English FA to face media following Capello's exit
Updated: February 09, 2012, 06:02
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LONDON(AP) The English Football Association will give its version of the events that led to Fabio Capello's resignation as coach when it holds a news conference Thursday, and could also give a first hint of who the Italian's successor will be.
Capello quit Wednesday, just four months ahead of the European Championship, angry that he had not been consulted by the FA over its decision to strip John Terry of the captaincy.
The sudden resignation has led to widespread speculation that the FA will hire Harry Redknapp instead. The Tottenham manager was cleared of tax evasion in a London court on the day that Capello quit.
Capello said Terry should have been allowed to lead the side since his criminal trial for racially abusing an opponent is not scheduled until after the June 8-July 1 tournament.
The FA decided on a more cautious approach, leaving Terry available for selection but removing him as the team's figurehead.
FA Chairman David Bernstein is set to speak at Thursday's news conference, giving him and other members of the governing body the chance to expand upon the brief statement it already released.
"We have accepted Fabio's resignation, agreeing this is the right decision,'' Bernstein said in the statement. "We would like to thank Fabio for his work with the England team and wish him every success in the future.''
Capello stood down following an hourlong meeting with officials at Wembley.
Britain's famously influential and vocal newspapers have almost unanimously backed Redknapp as the new coach.
Many of the major dailies had pictures of both Capello and Redknapp on their front pages on Thursday, with tabloid The Sun using the headline "'Arryvederci.''
Redknapp said the speculation was premature.
"I haven't even thought about it,'' Redknapp told Sky Sports News as he arrived at Tottenham's training ground, adding that he was fully focused on continuing the Premier League title push with Spurs. "We have a big game on Saturday (against Newcastle).''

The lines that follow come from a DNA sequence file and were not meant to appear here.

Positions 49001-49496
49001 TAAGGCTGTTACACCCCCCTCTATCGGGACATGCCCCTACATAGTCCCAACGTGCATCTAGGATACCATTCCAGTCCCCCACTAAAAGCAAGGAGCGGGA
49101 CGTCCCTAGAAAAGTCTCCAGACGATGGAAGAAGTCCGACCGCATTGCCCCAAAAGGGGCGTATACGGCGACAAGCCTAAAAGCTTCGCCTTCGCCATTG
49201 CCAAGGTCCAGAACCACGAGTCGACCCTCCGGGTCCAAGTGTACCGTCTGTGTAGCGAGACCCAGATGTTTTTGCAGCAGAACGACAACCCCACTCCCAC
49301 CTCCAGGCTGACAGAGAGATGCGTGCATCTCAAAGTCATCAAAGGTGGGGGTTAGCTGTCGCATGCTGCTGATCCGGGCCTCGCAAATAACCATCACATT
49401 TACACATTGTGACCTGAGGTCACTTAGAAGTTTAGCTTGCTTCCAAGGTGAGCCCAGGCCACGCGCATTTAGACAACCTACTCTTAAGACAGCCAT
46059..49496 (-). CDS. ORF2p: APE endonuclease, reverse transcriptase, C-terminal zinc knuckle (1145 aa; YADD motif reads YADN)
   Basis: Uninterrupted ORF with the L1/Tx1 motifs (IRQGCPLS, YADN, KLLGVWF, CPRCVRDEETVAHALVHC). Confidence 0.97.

Two of England's most prominent players already backed Redknapp on Twitter.
Striker Wayne Rooney said he was "gutted'' that Capello quit, and then added: "Got to be english to replace him. Harry redknapp for me.''
Manchester United teammate Rio Ferdinand - whose brother Anton accused Terry of racist abuse during a league game between Chelsea and Queens Park Rangers last year - echoed Rooney on Thursday.
"I think we need an English manager now, we don't need anything else lost in translation,'' Ferdinand wrote on Twitter. "Harry Redknapp would be my choice by a distance.''
The London-born Redknapp, who has led Tottenham to third place in this season's Premier League, has long spoken of his belief that the next England coach should be English and also that the job is the pinnacle for any Englishman.
However, he has also said that he would personally miss the daily interaction with players that comes with working for a club.
"I think we're jumping the gun a little bit here,'' Keith Mills, a non-executive director at Tottenham, told BBC Radio. "Whether Harry will be approached is not a foregone conclusion. If he is, then Harry has got a big decision to make.''
Even Prime Minister David Cameron weighed in on the issue, saying he was "sorry to see Fabio go.''
"I think he was a good coach and a good man. I don't think he was right about the John Terry issue. You can't be captain with that question mark that needs to be answered,'' Cameron said during a visit to Sweden, adding that he would comment on possible successors. "The day when the Prime Minister picks the England coach will be a very bad day for football but I am sure we will find someone really good and I am sure that we will play well when the time comes.''